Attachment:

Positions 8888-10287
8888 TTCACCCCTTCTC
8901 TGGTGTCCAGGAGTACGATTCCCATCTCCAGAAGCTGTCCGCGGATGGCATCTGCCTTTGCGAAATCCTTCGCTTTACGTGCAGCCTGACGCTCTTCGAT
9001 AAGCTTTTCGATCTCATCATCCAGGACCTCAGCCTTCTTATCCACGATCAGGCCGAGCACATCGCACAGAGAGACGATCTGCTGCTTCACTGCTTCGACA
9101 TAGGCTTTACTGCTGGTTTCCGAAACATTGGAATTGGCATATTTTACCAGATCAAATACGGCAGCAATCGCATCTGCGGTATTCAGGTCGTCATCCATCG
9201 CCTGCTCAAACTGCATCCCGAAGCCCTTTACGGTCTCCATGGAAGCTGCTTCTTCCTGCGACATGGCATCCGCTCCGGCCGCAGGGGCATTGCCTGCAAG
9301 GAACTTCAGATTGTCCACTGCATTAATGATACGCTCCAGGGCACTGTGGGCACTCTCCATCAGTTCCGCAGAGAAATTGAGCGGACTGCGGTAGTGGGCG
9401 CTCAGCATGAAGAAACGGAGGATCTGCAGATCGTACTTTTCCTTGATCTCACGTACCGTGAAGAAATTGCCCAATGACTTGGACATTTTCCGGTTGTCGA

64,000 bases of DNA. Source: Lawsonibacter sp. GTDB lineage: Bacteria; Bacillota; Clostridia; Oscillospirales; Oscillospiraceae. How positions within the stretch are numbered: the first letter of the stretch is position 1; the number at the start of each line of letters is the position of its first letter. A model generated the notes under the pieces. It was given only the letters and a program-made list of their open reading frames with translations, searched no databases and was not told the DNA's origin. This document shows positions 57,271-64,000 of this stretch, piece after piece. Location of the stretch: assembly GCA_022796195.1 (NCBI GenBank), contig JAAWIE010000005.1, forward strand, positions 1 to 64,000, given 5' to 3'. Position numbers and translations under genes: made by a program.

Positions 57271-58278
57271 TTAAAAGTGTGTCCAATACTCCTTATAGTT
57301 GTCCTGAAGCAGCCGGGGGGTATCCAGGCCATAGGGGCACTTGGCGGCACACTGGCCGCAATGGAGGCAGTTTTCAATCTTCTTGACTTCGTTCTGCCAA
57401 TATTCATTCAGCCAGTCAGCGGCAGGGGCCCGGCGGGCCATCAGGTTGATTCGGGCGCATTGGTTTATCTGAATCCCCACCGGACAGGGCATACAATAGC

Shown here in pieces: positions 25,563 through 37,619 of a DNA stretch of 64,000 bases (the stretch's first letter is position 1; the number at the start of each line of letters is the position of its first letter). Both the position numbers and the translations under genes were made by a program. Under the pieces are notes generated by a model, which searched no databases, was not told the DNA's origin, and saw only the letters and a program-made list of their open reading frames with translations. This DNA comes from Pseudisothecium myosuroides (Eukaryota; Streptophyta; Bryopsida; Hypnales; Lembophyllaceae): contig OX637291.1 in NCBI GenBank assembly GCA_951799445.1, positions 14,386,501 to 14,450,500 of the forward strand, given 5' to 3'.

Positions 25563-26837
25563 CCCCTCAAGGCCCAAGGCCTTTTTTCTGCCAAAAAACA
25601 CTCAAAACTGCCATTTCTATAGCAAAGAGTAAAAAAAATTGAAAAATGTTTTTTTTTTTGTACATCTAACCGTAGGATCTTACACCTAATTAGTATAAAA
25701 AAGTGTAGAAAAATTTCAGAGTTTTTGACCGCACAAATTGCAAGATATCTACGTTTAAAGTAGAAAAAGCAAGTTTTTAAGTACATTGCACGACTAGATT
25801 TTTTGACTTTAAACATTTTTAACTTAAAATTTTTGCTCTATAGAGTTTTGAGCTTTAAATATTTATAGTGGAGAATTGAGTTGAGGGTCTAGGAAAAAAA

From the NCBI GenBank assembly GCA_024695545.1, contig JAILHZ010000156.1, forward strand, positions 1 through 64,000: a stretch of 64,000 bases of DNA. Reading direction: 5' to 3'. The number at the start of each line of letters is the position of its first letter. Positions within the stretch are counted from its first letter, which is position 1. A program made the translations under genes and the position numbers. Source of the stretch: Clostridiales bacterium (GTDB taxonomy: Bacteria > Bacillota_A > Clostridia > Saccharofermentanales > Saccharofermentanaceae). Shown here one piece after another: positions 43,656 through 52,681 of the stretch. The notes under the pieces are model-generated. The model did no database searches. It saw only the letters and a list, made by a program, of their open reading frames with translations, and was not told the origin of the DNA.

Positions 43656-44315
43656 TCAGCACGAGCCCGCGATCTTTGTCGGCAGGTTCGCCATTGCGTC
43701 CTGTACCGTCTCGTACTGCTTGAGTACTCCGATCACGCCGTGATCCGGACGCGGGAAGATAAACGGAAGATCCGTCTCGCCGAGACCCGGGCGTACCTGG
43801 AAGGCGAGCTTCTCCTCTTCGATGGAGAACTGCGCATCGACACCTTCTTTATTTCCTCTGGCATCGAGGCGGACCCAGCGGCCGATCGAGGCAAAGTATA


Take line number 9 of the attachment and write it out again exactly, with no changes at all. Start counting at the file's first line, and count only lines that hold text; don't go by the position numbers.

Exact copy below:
64,000 bases of DNA. Source: Lawsonibacter sp. GTDB lineage: Bacteria; Bacillota; Clostridia; Oscillospirales; Oscillospiraceae. How positions within the stretch are numbered: the first letter of the stretch is position 1; the number at the start of each line of letters is the position of its first letter. A model generated the notes under the pieces. It was given only the letters and a program-made list of their open reading frames with translations, searched no databases and was not told the DNA's origin. This document shows positions 57,271-64,000 of this stretch, piece after piece. Location of the stretch: assembly GCA_022796195.1 (NCBI GenBank), contig JAAWIE010000005.1, forward strand, positions 1 to 64,000, given 5' to 3'. Position numbers and translations under genes: made by a program.